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How To Make Your Website Accessible in Just 10 Minutes

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Make Your Website Accessible in 10 Minutes

Website accessibility is a huge issue, but one most people don't think much about. Imagine for a moment that you have limited mobility. Maybe you can't use a mouse, and the only way you can navigate a computer is by tapping a single keyboard key at a time.

Try it out. Click the arrow buttons to scroll up and down. Use tab to move from one link to the next. Click the enter key to follow a link. It's not as easy as rolling your mouse wheel or swiping your tablet, but by using just those four keys you can navigate everything on this site. Can the same be said of your own website?

If there is anything on your website that can't be accessed with the up, down, tab, and enter keys, that feature may be inaccessible to millions of internet users. For the rest of us, there's a fair chance if it's frustrating or inconvenient to use, we'll just skip it — meaning you've wasted your efforts.

Now close your eyes and try to read your website. Okay, we know that's not a fair test. There are plenty of tools out there to help visually impaired persons enjoy web content. But is your website ready for them? Are your links appropriately labeled? Will your pictures cause problems? Is there enough contrast between your text and background colors? According to the World Health Organization, there are 285 million people with visual impairment. That's a lot of potential visitors who you could be excluding!

There are hundreds of reasons someone may have trouble viewing or navigating your website. Trying to meet all of those needs may seem like an impossible task, but modern Web design tools are making it easier than ever to create a website that virtually anyone can read and enjoy.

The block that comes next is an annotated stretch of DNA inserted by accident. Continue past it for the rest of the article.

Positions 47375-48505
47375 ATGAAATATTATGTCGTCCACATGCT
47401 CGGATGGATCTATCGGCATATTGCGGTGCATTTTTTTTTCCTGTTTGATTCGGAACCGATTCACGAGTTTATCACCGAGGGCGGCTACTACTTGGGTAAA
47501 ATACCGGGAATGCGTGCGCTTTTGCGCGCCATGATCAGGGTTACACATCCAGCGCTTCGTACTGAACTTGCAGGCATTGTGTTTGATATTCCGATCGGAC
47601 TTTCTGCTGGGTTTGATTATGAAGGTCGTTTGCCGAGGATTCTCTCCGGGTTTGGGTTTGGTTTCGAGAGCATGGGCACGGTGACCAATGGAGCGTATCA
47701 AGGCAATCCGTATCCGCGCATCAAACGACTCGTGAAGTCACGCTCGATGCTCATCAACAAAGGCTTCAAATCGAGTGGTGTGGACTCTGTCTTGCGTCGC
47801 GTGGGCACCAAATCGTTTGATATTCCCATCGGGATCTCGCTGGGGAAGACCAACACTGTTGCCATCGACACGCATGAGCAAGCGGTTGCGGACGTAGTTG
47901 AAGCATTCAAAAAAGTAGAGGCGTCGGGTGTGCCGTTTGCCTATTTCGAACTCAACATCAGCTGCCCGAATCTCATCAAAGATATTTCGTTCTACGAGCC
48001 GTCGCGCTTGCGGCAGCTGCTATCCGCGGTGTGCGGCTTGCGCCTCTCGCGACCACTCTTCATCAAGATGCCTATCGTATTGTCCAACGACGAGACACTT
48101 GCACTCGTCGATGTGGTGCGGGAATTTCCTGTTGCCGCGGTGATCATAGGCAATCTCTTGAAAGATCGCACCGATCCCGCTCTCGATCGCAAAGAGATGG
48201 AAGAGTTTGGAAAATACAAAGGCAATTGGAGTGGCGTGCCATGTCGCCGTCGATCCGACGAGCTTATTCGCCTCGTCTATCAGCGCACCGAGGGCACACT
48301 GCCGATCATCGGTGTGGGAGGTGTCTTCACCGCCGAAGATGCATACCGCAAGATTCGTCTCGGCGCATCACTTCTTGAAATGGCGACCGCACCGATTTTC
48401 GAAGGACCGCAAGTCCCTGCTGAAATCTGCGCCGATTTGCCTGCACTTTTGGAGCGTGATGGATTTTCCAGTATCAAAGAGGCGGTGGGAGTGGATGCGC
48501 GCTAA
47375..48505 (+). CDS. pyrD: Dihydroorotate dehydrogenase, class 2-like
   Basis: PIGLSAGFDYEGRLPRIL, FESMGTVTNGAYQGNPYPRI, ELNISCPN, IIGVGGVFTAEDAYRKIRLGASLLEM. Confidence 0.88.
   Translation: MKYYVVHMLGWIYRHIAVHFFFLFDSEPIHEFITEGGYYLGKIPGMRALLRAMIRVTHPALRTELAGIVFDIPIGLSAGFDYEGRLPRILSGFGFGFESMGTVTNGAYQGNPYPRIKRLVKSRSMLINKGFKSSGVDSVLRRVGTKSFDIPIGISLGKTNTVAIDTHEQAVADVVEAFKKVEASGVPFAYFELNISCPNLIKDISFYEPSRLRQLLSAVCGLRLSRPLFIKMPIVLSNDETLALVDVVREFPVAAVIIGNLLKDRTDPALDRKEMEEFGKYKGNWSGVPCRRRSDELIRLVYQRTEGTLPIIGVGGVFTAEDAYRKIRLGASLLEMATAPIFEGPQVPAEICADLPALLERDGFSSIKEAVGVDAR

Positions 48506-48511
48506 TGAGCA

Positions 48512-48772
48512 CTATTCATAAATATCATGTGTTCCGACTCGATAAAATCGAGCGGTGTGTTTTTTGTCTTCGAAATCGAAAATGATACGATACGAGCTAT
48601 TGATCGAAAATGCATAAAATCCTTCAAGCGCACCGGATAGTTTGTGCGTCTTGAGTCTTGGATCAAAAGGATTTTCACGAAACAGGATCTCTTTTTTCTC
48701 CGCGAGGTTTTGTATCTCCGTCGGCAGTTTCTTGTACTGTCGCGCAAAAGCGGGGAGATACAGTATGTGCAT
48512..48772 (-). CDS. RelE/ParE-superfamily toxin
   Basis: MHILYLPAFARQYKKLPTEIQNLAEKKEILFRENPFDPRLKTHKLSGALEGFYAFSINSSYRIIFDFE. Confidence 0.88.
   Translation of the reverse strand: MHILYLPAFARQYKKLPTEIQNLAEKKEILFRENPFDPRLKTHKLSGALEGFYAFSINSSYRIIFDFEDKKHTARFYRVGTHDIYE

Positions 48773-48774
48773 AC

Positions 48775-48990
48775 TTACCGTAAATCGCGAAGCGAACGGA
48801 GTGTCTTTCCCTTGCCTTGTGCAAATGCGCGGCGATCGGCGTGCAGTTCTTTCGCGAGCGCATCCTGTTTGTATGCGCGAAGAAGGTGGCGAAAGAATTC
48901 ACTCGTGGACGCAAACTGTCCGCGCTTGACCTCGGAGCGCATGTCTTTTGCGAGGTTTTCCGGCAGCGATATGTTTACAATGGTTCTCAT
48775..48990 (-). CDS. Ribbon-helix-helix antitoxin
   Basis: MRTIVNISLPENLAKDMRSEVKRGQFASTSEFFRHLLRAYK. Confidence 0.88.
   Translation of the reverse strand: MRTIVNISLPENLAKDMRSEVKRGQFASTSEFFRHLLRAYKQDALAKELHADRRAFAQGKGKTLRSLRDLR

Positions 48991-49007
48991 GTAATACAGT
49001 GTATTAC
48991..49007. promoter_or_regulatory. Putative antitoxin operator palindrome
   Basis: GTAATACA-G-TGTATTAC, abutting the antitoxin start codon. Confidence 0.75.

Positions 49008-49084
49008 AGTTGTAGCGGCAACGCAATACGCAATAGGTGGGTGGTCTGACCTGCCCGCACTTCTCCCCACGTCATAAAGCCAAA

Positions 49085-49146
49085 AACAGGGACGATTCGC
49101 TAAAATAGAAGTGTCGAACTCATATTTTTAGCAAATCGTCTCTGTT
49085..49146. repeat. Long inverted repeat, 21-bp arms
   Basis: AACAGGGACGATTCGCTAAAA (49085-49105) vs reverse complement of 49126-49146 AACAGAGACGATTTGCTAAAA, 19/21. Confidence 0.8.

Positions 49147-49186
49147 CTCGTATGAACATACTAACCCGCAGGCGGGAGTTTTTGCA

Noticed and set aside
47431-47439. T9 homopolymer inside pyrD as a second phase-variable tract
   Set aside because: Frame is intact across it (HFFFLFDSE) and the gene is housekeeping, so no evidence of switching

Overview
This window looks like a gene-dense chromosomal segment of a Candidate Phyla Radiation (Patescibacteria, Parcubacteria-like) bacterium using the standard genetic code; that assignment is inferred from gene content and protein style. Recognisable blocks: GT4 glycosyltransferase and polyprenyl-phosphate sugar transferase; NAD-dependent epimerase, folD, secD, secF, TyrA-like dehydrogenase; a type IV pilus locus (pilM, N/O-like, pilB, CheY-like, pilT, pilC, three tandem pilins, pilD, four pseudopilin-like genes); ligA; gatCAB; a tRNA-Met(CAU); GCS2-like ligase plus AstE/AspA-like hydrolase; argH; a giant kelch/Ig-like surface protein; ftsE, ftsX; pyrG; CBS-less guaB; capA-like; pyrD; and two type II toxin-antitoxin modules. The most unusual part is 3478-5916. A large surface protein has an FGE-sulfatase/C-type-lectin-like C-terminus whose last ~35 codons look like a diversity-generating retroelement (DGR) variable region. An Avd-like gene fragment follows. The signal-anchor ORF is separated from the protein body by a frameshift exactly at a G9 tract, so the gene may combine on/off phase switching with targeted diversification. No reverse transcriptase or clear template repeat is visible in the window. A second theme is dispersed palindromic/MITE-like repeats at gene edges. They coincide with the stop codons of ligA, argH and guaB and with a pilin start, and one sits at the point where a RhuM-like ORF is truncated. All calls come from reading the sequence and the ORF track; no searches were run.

Find out how you can quickly and easily make your website accessible, increasing your potential readership by hundreds of millions of web users.

Make Your Website Accessible in 10 Minutes

Make Your Website Accessible in 10 Minutes

Every website visitor is different, but many people have disabilities that directly affect their use of your website. These impairments include blindness, deafness and motor control problems. Luckily, there is a lot you can do to make your website accessible to people with physical limitations, and it isn't hard, either. Here is all you need to know, below. You won't just be making your site better for those with disabilities, you will be making it better for everyone.

Accessibility Issues

  • The Internet allows greater access to information and community than ever before, especially to those with disabilities
    • The UN has declared that internet accessibility for disabled people is a fundamental human right
    • But someone who is blind cannot read a website, and someone who is deaf cannot enjoy a podcast
  • In the US alone:
    • Roughly 1 in 5 people have hearing loss in one or both ears
      • This is approximately 48 million people
    • More than 7.3 million Americans have significant vision loss
      • In addition to partial or complete blindness, approximately 13.6 million Americans are color-blind
  • Accessibility needs are diverse and can include personal and technological situations that make using the web difficult, such as:
    • Deafness
    • Learning difficulties
    • Motor skills deficiencies
    • Blindness/vision impairment
    • Cognitive/learning disorders
    • Poor internet connection
    • Mobile access only (phones or tablets)

Benefits of Accessible Sites

  • May be legally required to be accessible to disabled users, such as:
    • Government websites
    • Educational institutions and organizations
    • Industry and nonprofit organizations
  • Easier for search engines to crawl
    • Search engine spiders, like some users with disabilities, can't view pictures
    • Accessibility features like alt text will help them crawl the site, and could help the website's search engine ranking
  • Increases usability for all users
    • Making a website as simple to use as possible will benefit everyone who interacts with it - regardless of whether they have disabilities
  • Boost website's social standing and generate good PR
    • An organization or business that has an accessible website can market itself as being socially responsible

Online Accessibility Tools

  • Some disabled users have their own tools and devices to make using the internet easier, such as:
    • Screen readers, which transpose webpage text to spoken audio
      • Mac - VoiceOver
      • PC - Thunder
    • Custom keyboards, mice, or voice control for users with motor issues